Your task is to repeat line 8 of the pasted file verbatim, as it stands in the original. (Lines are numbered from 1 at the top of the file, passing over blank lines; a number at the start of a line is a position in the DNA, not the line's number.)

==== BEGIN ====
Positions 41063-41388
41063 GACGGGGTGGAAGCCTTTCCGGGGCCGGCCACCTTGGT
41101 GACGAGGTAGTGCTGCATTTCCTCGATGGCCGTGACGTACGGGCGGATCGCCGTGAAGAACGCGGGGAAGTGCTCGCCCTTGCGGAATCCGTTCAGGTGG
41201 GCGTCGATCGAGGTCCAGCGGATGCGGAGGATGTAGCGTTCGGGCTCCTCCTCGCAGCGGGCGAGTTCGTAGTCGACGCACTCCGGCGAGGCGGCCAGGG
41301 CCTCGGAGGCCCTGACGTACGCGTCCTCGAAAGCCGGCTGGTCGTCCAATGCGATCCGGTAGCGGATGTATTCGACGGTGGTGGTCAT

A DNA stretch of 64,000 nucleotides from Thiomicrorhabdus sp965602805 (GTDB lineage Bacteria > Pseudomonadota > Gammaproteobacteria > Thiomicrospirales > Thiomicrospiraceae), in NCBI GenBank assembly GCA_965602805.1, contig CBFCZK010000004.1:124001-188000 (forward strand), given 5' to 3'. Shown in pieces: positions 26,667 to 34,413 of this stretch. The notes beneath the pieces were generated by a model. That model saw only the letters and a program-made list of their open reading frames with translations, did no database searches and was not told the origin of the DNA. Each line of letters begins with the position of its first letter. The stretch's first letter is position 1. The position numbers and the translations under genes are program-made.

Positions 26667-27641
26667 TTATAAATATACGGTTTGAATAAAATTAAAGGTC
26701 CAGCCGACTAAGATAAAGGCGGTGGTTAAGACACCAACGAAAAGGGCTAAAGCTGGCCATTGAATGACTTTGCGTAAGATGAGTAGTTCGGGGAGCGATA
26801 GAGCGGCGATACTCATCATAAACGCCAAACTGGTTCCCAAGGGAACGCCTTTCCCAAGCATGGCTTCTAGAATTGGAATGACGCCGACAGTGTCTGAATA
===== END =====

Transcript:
26667 TTATAAATATACGGTTTGAATAAAATTAAAGGTC